Stuff White People Say

September 20, 2008

“All Whites are racist…”

Filed under: Stuff White People Do — nquest2xl @ 7:13 pm

While I’m sure that at some point I could identify something different types of White people say/do that would loosely fit into the “racist” category, I think some people get out of hand when they use this as an explanation for everything (or too many things).

To be clear, the idea that “all Whites are racist” is a racial prejudice.  Of course, the idea rest on the concept that Whites, e.g., are socialized in a way that makes them all “racist” — i.e. people who possess some amount/level of racial prejudice, discomfort, animosity or anxiety about non-whites.  What makes asserting this idea (“all Whites are racist”) a racial prejudice is when a person just assumes any and every individual White is predictably, automatically racist without evidence that they are.

Me, I’m all for viewing people as innocent until proven guilty.  I’m also for ending the practice where people take an idea like the notion that “all Whites are racist” and bastardize it by using it in a way that was never intended.

Also, the assumption that all Whites need to be treated, a position the University of Delaware took, besides not being greeted with cheers, is frankly rather presumptuous.  I won’t even mention the nature of the treatment or the treatees…

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3 Comments »

  1. there is one serious flaw in Macon’s way of thinking I think: The assumption that every white is trained/raised the same way just because s/he is white and that every white lives or lived as a child the same/similar experience/reality. It dismisses the experience of different people and therefore dismisses the different ways people can go.
    It also diminishes the possibility of making independend choices. The problem, and perhaps this is again a white created problem I see is that there are again certain norms or I don’t know how to say it, perhaps also biases, that a white person’s life is this and that before “enlightment”.
    It sounds so logical and is repeated in many writings I know, that children imitate the actions of their parents etc. but I don’t know of any article or something like this which talks about children who are “different”. As if this isn’t possible.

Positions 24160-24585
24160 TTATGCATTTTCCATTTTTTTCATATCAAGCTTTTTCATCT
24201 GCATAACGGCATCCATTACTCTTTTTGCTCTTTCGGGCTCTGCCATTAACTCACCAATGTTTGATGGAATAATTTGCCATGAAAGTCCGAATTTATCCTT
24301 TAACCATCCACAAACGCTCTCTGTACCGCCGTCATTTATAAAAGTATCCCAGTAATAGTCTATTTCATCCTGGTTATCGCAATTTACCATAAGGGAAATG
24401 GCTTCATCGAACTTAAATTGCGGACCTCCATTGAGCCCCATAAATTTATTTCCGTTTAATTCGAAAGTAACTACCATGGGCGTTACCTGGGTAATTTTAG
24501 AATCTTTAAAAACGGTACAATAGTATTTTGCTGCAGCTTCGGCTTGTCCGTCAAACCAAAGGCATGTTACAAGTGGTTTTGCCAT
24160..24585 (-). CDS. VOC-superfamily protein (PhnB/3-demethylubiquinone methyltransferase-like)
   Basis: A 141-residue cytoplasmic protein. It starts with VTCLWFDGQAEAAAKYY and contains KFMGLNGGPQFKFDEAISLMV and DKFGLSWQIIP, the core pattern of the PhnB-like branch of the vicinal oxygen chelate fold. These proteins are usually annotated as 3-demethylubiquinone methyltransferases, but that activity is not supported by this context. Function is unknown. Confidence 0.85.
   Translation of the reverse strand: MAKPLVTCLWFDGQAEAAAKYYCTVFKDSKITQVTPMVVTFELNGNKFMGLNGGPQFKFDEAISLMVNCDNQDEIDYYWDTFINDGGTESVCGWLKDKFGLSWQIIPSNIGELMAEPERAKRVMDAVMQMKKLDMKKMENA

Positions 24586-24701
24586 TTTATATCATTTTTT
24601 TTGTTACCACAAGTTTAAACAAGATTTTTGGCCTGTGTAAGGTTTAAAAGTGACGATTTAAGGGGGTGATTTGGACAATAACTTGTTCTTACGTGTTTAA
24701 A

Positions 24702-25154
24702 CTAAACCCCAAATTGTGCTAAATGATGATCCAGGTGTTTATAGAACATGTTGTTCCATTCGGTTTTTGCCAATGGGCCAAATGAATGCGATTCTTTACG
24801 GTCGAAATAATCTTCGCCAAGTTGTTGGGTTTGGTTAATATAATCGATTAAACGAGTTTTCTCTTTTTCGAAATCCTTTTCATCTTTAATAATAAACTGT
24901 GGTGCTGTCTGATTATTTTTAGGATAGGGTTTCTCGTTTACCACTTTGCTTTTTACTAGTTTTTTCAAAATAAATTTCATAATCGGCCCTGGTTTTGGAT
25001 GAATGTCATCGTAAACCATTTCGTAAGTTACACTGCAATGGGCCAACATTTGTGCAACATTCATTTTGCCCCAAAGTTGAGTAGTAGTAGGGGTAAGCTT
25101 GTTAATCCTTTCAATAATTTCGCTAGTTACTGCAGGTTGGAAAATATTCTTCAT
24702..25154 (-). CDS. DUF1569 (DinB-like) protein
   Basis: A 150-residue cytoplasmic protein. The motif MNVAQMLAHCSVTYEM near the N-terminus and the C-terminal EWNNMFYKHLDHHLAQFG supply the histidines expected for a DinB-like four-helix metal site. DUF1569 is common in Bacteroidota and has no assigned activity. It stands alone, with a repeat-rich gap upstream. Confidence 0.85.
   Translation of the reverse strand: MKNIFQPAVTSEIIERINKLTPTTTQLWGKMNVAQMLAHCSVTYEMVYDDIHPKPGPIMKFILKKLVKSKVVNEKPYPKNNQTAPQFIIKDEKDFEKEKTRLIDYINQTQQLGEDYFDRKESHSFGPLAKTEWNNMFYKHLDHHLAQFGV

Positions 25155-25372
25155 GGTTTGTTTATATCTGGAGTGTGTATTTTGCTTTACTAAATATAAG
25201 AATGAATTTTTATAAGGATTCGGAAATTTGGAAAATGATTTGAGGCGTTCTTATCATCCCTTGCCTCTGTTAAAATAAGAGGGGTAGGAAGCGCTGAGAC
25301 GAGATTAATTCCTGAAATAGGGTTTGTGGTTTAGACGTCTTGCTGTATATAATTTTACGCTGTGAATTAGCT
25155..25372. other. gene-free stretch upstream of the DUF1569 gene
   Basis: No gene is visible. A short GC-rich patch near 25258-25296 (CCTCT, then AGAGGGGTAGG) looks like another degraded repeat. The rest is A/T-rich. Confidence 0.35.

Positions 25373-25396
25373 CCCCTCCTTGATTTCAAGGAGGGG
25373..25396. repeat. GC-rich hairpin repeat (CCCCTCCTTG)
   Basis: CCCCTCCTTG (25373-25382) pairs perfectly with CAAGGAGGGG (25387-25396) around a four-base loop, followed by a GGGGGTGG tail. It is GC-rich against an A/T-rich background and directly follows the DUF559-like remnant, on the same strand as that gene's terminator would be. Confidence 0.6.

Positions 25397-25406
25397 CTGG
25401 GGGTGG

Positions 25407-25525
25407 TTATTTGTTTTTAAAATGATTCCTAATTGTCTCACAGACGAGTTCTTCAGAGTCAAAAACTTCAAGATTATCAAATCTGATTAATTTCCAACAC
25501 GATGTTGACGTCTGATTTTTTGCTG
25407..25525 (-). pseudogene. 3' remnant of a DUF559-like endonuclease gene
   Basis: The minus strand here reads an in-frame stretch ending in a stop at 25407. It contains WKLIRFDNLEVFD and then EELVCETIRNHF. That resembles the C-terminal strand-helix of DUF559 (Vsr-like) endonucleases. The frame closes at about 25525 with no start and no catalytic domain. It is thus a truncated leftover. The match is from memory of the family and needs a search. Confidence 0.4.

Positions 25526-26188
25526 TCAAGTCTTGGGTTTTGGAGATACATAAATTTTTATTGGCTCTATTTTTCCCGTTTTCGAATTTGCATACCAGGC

Comment by jwbe — September 20, 2008 @ 8:52 pm | Reply

  2. Well, as long as we make this about Macon, here was, perhaps, the most problematic part of Macon’s rationalization:

    “I’m saying… that being “white” in America means having racist thoughts and yes, fears, instilled in oneself. I believe it’s safe to assume that few if any of the white folks in this video have undergone much if any sort of the untraining that it would take to overcome such (often unconscious) racist fears.”

    Exactly how Macon knows if any of the people in the video have not received said “untraining” we will never know. By the powers of Whiteness vested in him, he can just assume that they have not… just because. Just because it’s convenient for his baseless argument. Just because it allows him to avoid dealing with the fact that the white Republicans turned Obama supporters have shown that they are atypical just by supporting someone outside their party.

    One thing I doubt Macon would do is what I asked him and White Trash Academic since they felt this idea was so important and relevance: speak at length about the racial prejudice they had to overcome in order to support Obama.

    And all this has me thinking…
    What happens when cognitive dissonance and a persons presumed sense of White Supremacy clash?

    Again, Macon had no problem using this same ALL WHITES ARE RACIST idea as a way to ascribe a certain attitude, not to White people, but to POC, Black people in particular. Macon also had no problem dismissing what I had to say both in terms of my experience as a Black man in America and with the logical argument I made that demonstrated how his argument was not logical or substantiated. He also didn’t have a problem with saying to hell with my “disagreement”, he felt like he was in the position to lecture about our white supremacist society.

    Not only that but he felt comfortable saying that he has a right to disagree with a POC, even when he makes unsubstantiated claims about POC, on the basis that he’s not “convinced.” Yet another DOUBLE STANDARD (read: White Privilege) holds out for himself. The fact that I’m not “convinced” that his asinine assumptions have any reason to be presented and accepted as legitimate is something Macon turns into a negative character trait but it’s all good when he doesn’t take “I disagree with you” as an answer. No, he has to be “convinced.” lol

    Comment by Nquest — September 20, 2008 @ 9:54 pm | Reply

  3. I think it is the danger of simplifying human behavior and looking for simple answers.
    It’s perhaps more usual in Germany to change the party one supports because of much more alternatives, but there are many reasons doing this and not just “fear”.
    Macon’s statement reminds me of the one article “dinner with a white supremacist” (or so), where the author had no problem to call even the baby of the white supremacists ‘racist baby’ and who also was surprised that the ws didn’t look like the stereotypes he had in mind.

    Comment by jwbe — September 21, 2008 @ 3:56 pm | Reply


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